Priorities in our policy work


We contribute to whole-of-system policy development through reports such as the Mapping the Humanities, Arts and Social Sciences in Australia, which complements the Health of Australian Science report undertaken by the Office of the Chief Scientist.

Much of our recent work has focused on facilitating knowledge exchange between Australia and the Asia and Indo-Pacific region.

Higher education & research policy

We have long been engaged in contributing a humanities perspective to national research infrastructure development. We completed a digitisation scoping study in 2008 and continue to work with humanities researchers, cultural sector partners and affiliate organisations to advance our collective thinking on humanities infrastructure needs and capabilities.

Another area of focus has been the development of sound principles for research evaluation, including research impact and engagement. We endorse the responsible use of metrics in research assessment as set out in the Leiden Manifesto. We also support principles of open access to research publications and data.

Languages & cultural literacy

A strategic focus in recent years has been the development of policy for languages education in universities. We have convened national symposia, produced policy papers, undertaken two research projects, and helped establish the Languages and Cultures Network for Australian Universities (LCNAU).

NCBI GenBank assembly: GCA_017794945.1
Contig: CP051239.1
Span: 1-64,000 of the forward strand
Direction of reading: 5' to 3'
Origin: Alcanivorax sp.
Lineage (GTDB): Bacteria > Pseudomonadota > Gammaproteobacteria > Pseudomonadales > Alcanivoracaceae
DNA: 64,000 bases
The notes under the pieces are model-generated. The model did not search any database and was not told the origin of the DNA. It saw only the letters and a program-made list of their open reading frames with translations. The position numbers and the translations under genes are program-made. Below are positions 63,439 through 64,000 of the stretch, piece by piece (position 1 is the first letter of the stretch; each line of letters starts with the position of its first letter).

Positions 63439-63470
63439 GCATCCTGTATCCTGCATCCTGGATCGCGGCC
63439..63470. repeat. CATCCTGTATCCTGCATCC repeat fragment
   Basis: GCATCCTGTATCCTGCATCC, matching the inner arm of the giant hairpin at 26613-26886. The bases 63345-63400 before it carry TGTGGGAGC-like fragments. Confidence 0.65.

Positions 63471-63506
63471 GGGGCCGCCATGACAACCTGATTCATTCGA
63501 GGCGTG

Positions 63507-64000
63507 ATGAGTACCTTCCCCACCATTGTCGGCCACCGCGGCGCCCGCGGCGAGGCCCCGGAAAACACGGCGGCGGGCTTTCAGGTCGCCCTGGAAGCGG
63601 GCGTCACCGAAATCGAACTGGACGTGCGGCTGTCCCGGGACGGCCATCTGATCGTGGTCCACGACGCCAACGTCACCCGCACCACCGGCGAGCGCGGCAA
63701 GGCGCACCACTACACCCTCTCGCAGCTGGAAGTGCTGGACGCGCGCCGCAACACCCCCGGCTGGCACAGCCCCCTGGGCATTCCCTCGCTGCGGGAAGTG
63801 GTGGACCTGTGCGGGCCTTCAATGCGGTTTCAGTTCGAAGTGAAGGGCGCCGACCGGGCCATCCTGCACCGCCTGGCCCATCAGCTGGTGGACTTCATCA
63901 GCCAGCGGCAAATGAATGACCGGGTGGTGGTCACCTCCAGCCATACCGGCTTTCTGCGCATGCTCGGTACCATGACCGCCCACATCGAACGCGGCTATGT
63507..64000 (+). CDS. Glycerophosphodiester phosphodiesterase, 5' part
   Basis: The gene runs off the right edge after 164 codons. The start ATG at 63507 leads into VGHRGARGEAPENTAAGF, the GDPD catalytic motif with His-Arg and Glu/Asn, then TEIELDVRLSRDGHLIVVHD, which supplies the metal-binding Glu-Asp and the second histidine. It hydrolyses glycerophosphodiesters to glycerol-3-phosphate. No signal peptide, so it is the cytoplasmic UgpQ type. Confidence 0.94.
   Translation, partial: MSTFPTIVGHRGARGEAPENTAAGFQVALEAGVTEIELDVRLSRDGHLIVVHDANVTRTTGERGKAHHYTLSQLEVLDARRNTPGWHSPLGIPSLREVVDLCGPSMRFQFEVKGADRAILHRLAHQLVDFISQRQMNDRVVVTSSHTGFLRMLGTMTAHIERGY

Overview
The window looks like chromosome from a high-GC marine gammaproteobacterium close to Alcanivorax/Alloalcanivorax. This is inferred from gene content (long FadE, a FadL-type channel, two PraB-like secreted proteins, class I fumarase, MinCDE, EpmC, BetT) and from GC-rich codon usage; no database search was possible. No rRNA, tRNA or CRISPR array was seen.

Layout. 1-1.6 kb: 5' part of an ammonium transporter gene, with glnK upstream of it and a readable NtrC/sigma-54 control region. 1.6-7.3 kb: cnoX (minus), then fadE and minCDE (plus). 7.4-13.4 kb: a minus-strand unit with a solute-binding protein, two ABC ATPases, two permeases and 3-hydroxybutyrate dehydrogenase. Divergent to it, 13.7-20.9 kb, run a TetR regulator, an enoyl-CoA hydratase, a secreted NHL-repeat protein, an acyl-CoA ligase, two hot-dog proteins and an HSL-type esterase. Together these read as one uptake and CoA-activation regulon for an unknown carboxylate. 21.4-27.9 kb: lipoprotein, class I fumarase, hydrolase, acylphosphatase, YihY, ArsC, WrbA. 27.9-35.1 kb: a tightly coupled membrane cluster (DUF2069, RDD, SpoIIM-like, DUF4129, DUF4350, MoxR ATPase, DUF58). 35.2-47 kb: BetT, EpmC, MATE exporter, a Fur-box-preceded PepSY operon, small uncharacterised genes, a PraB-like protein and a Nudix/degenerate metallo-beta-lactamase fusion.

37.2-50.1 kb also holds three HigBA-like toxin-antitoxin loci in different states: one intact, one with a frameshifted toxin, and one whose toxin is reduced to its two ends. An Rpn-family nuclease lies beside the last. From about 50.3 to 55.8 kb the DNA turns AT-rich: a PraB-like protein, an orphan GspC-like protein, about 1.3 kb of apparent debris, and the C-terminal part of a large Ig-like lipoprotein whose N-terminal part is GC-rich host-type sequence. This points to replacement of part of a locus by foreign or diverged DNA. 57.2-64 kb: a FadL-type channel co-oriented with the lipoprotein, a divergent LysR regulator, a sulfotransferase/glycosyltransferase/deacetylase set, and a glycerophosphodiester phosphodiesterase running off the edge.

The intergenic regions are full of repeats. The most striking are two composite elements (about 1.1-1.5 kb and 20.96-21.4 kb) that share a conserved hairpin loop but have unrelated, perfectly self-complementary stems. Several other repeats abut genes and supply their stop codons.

Digital humanities

We have been active in supporting the development of the digital humanities bringing participants and conversations together through conferences, workshops and funding of early career researchers.

We are a founding sponsor of the Australasian Association for the Digital Humanities (aaDH). The digital humanities are a strong component of our policy advocacy around the sector’s research infrastructure needs, including training in digital methods and data management.

Early & mid-career researchers

We support the next generation of humanities teachers and researchers in a variety of ways. Many of our programs are designed to encourage and reward excellence, build research capacity and facilitate the career development of early career researchers: the Max Crawford Medal, the Hancock Lecture, the McCredie Musicological Award, the Publication Subsidy Scheme, and our Humanities Travelling Fellowships. We engage early and mid-career researchers in our policy work and encourage their participation at national events, workshops and symposia.

Multidisciplinary capabilities

We support collaborative research and the exchange of best practice approaches with colleagues in Australia and internationally. The Securing Australia’s Future program has demonstrated the vital ways in which the humanities come together with the sciences and social sciences to tackle big issues bearing on Australia’s future — such as building an innovative workforce, developing deeper links with the Asia region through research and cultural diplomacy, and capitalising on technological developments with a view to wider social and community need.